If you’re serious about building a high-performance audio system you have to pay attention to the AC power. It’s a constant theme with me because power is the foundation of our systems. There aren’t many great structures standing on weak foundations.
Power Plants solve many problems but they need a head start. One of the best ways of ensuring system performance is through the use of a dedicated AC line. A dedicated line simply means a separate wire feeding an AC receptacle. Stereophile editor John Atkinson wrote about his experience with dedicated lines:
“The sonic effect was nothing short of stunning. Within the context of a power amplifier’s characteristic sound quality, bass fundamentals relatively dropped away to minus infinity, such was the increase in their weight, while the WATT/Puppy’s “hump” in the upper bass became considerably less bothersome. Yes, the characteristic sounds of components were not changed-black was not rendered white-but the differences between those characters was heightened, the overall quality of each enhanced. The sonic contrast knob was turned up a notch, if you will, the blacks becoming a deeper black, the whites becoming more brilliant.”
Most of the AC receptacles in our homes share the same wire. This means the wires feeding your system might also serve kitchen appliances, or living room lights. To be clear, sharing power isn’t all that bad, depending on what you’re sharing it with, but what is bad is that shared ground. Imagine if your high-end audio system shares a ground with your noisy computer. Why is that not a good idea? Because grounds and power wiring aren’t directional.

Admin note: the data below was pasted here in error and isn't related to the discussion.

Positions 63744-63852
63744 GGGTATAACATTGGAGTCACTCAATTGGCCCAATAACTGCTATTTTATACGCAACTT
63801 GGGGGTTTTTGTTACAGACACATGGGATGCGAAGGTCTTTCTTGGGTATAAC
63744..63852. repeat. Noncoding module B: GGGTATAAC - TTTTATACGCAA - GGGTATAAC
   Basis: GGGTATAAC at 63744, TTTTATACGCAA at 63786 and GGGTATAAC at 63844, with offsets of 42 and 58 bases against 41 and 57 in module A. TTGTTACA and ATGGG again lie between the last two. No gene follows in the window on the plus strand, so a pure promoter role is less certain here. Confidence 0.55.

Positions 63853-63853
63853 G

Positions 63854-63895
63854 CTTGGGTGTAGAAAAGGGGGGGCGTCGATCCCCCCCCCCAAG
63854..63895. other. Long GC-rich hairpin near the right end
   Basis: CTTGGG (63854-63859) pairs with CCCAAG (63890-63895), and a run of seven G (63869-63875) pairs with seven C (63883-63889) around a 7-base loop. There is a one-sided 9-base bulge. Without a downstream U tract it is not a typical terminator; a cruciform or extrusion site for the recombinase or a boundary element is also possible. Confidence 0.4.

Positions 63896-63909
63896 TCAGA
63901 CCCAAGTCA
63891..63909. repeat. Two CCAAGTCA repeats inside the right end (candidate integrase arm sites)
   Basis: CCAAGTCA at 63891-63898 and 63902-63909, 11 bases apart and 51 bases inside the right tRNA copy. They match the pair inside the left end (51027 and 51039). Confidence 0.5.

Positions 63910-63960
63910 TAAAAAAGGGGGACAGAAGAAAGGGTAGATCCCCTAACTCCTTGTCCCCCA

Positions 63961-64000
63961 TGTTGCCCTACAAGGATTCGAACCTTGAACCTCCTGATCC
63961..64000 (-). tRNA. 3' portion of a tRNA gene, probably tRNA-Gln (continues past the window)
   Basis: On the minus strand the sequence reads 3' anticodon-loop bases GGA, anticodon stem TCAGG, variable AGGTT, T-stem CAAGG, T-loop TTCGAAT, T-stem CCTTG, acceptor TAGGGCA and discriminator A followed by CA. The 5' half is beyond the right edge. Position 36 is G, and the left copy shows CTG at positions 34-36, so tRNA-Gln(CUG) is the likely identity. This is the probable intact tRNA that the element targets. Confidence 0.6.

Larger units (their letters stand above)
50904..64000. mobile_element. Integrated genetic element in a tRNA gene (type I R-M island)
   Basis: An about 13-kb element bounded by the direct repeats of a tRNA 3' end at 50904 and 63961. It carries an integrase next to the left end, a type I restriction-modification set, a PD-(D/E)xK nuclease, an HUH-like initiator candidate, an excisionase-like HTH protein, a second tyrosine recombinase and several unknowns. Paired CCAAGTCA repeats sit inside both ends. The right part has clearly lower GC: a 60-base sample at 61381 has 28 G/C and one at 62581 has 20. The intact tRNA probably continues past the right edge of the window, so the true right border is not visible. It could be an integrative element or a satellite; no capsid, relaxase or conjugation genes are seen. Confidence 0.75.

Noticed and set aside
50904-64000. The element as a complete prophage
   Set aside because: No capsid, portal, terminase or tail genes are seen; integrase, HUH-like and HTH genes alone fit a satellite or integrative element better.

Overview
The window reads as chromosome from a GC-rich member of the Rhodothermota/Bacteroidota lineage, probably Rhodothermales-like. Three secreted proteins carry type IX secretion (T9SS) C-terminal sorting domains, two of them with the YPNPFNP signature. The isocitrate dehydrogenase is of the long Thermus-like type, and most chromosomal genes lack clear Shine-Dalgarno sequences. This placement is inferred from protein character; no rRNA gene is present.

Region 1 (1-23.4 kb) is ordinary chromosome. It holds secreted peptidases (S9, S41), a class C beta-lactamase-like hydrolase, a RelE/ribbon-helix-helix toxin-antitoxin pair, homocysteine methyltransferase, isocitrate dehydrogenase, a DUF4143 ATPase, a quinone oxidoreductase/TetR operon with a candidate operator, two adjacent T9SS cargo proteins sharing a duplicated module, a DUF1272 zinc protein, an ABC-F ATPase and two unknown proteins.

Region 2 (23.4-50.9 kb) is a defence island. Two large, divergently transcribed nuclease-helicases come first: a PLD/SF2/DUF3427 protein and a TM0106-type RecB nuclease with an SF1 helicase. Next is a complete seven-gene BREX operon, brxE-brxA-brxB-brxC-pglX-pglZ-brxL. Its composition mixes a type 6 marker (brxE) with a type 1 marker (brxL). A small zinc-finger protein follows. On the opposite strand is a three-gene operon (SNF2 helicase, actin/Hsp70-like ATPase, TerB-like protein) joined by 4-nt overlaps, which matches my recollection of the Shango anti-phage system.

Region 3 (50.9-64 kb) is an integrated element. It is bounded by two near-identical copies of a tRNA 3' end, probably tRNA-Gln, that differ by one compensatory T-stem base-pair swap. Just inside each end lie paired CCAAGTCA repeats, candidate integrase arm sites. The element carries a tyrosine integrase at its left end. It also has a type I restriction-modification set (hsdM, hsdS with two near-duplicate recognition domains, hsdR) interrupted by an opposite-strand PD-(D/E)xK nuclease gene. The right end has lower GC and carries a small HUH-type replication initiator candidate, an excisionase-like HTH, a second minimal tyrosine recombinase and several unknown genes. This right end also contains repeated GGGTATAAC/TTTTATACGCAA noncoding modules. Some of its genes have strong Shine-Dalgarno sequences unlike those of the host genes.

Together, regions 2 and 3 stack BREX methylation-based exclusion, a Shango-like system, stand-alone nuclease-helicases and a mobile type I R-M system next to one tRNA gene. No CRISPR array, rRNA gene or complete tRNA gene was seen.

By directional, I am referring to an often misunderstood concept that stems from our picture of electricity as water in a pipe. We imagine that our pipe—in this case, the ground wire—is angled down to Earth ground in such a way that all the unwanted noise never runs “uphill” to other components sharing the ground. Of course, this is not true. A shared wire is more like a crowded room.
The best way to deal with shared power is to be selfish and run a dedicated line. Often, it’s a simple task you call an electrician for and in a day or two you’re all set. Plug your Power Plant or system into the new dedicated line and instantly you’re the recipient of better sound. In Music Room One I run multiple dedicated lines. But then, I am an avowed purist.
We have a great DIY article in our How To Section, or an easier to watch video I’ll tell you about next.
My son Scott, who owns PS Audio along with Terri and me, and manages our sales, has a great system at home that he wants to make better. He’s in the process of adding a P20 Power Plant but before he does he’s going to do the right thing. Add a dedicated line to feed that regenerator.
We asked him to video the experience of the electrician’s initial visit and he did. Here’s Part One of Installing a Dedicated Line.